The Sephardic Diaspora After 1492

Or, the story of how the so-called marranos returned to Judaism.

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Becoming Western

That the Sephardic Jews of western Europe formed a distinct entity in the story of Jewish life in Europe is evident in the dramatic decision by the French Revolutionary government to extend full political equality to the Sephardic Jews of France in 1790. Ashkenazic Jewry in France had to wait a year and a half longer for their own legal recognition.

Historians consider this time lag significant in part because the Sephardic Jews themselves petitioned the government not to consider Sephardic and Ashkenazic Jews as part of the same entity--an ongoing testament to a distinctive Sephardic self-image. Indeed, the earlier inclusion of the Sephardic Jews in France points to their success at acculturation into their western surroundings and the sense, in the eyes of their neighbors, of their rightful belonging.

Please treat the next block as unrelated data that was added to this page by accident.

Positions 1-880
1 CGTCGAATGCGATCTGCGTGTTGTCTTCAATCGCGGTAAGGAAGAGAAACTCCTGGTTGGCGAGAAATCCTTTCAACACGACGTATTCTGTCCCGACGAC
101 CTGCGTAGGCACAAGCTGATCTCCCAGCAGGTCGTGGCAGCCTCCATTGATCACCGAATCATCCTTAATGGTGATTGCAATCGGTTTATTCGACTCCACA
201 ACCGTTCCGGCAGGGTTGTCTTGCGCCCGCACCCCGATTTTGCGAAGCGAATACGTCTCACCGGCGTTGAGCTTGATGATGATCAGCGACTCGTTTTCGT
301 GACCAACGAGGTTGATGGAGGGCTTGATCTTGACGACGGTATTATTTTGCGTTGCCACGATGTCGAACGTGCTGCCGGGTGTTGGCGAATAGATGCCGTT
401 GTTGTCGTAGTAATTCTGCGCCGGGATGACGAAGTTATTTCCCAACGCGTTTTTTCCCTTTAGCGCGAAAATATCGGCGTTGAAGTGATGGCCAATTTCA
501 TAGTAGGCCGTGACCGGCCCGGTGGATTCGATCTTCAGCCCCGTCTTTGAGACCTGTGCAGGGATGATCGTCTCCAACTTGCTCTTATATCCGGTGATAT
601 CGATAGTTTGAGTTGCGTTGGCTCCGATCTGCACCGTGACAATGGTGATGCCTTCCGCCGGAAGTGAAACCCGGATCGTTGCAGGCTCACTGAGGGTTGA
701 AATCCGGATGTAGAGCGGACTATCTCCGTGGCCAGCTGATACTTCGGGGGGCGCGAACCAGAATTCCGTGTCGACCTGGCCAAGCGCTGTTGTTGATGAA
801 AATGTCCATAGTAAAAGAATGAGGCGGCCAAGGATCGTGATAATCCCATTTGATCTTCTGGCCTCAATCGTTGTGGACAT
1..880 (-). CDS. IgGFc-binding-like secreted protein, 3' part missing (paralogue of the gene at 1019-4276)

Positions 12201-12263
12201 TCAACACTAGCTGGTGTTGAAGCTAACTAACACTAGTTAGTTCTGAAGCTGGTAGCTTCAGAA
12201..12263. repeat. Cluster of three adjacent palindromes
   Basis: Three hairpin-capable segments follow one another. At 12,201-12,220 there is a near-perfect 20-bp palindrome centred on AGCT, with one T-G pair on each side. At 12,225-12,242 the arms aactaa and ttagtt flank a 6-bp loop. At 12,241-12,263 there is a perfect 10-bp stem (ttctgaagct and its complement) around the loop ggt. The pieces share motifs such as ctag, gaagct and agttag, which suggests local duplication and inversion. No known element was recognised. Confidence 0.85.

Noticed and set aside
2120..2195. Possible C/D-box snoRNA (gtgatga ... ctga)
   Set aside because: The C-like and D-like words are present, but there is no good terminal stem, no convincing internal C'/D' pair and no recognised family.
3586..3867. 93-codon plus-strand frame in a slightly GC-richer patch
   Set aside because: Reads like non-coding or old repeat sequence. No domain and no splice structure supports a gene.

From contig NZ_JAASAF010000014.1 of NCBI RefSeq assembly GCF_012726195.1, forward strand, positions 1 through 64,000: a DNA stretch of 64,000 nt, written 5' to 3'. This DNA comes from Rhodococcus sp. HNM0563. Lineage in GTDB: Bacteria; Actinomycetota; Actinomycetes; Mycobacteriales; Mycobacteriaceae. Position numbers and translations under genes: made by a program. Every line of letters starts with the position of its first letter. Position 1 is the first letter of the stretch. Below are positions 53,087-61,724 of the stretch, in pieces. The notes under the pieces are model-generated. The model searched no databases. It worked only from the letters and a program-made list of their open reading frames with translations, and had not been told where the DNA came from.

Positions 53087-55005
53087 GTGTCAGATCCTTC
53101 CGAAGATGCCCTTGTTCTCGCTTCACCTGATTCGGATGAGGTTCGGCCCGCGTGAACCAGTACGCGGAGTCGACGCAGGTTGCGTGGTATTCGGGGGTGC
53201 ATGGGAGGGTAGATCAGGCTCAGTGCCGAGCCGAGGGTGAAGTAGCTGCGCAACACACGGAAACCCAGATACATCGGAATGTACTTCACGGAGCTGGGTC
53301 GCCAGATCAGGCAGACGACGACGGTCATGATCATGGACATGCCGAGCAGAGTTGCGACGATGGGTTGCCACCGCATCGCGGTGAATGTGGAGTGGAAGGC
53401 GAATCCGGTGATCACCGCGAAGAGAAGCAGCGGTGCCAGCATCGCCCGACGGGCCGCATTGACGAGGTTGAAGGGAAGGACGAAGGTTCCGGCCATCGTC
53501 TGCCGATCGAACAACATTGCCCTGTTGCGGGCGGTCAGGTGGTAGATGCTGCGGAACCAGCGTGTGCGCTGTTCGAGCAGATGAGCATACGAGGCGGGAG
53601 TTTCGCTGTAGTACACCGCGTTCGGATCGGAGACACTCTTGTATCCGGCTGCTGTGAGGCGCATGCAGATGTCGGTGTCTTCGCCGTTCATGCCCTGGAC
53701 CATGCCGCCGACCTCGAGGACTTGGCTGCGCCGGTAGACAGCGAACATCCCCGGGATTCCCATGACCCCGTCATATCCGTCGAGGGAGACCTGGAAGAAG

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Joshua Teplitsky is a doctoral candidate at New York University in the departments of History and Hebrew & Judaic Studies. His research focuses on the Jewish experience in early modern Prague, and the culture of Jews in early modern Europe more generally.